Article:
Trees are a Culprit When it Comes to Acid Rain

Trees Are A Culprit When It Comes To Acid Rain

Many have thought for years that trees are to blame for acid rain and now we have evidence that backs it up. Up to half of the acidity in rainfall over the US in summer does come from compounds given off by plants.

Here is how it works. Formic acid is produced from burning fossil fuels and biomass, also when plant compounds called terpenoids are oxidized by sunlight. The latter contributes to acid rain in remote regions and most of it ends up in the atmosphere, compared to what we could trace back to the source. Until now that is.

Thanks to satellite data we now know that more than 100 million tons of formic acid is produced naturally every year. No one had any idea that it could be so much. That number is 10 times the total from all known sources combined.

Interestingly, the highest densities are found above tropical and northern boreal forests during the spring growing season. It was once thought that ants might be a missing source, but the cause was narrowed down to terpenoids using lab studies and modeling.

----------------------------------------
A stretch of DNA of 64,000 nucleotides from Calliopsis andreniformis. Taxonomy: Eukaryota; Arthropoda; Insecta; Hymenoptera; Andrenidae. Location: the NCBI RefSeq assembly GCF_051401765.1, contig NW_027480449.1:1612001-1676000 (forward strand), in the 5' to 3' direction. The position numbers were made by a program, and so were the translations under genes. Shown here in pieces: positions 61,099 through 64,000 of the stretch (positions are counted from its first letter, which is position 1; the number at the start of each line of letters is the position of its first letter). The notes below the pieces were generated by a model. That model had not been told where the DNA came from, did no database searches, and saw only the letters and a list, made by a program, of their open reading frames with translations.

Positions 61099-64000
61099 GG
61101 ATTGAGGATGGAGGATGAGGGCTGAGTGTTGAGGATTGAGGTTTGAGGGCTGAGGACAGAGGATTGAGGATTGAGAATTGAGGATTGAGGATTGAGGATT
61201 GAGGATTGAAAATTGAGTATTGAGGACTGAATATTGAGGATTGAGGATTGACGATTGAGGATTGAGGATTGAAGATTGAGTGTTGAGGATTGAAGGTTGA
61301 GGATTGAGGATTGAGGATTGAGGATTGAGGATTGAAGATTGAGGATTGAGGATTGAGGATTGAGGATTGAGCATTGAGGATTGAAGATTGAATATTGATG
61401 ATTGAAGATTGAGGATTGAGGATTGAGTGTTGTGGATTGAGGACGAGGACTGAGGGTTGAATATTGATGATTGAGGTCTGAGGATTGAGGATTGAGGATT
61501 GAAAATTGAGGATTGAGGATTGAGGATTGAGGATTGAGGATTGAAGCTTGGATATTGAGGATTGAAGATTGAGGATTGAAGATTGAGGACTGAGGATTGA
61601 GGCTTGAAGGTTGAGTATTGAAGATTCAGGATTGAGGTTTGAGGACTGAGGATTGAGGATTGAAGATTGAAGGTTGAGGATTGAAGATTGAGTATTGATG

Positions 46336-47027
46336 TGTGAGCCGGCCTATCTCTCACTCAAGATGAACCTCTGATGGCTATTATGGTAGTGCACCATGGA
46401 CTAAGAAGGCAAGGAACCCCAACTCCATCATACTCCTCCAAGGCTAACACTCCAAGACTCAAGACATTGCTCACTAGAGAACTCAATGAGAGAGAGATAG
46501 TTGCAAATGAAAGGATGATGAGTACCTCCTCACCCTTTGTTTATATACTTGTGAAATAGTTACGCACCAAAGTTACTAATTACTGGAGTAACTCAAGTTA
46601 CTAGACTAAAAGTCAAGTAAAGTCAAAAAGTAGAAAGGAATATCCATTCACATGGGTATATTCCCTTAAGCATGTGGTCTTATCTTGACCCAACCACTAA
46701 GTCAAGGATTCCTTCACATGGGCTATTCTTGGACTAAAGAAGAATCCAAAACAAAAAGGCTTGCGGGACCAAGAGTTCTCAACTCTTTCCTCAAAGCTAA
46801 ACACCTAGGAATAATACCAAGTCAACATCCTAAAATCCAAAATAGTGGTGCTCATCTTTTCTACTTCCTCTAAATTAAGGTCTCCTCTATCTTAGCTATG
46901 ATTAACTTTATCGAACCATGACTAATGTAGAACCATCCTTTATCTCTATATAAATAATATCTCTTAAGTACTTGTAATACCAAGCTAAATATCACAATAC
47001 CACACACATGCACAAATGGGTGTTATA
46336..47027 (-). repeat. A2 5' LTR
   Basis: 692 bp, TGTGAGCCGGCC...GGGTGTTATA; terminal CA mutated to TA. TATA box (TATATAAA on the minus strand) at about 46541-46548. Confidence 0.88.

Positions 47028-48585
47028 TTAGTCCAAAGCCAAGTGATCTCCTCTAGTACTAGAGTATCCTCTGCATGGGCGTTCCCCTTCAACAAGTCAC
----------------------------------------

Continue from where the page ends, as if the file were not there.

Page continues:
1 Comment on "Trees are a Culprit When it Comes to Acid Rain"

  1. Neuropsychologist Clinical Melbourne | March 3, 2012 at 2:37 am | Reply

    The same rain/winds blowing from the midwest produce heart attacks and asthma attacks in the northeast. I don’t know if the pollutants are exactly the same, but they also stem from the power plants. These effects are documented.
    Every time someone mentions lowering the pollutants in the atmosphere, we get the same story – electricity will cost more. People would pay not to get asthma and heart attacks. They’d pay to reduce acid rain.
    The auto manufacturers said the same thing about seat belts, air bags, antilock brakes, etc. ad nauseam. That’s the only reply industry ever makes to the the knowledge of the harm caused by their pollutants or their designs. No one doubts we need electricity, but its production shouldn’t kill us or the earth we live on.

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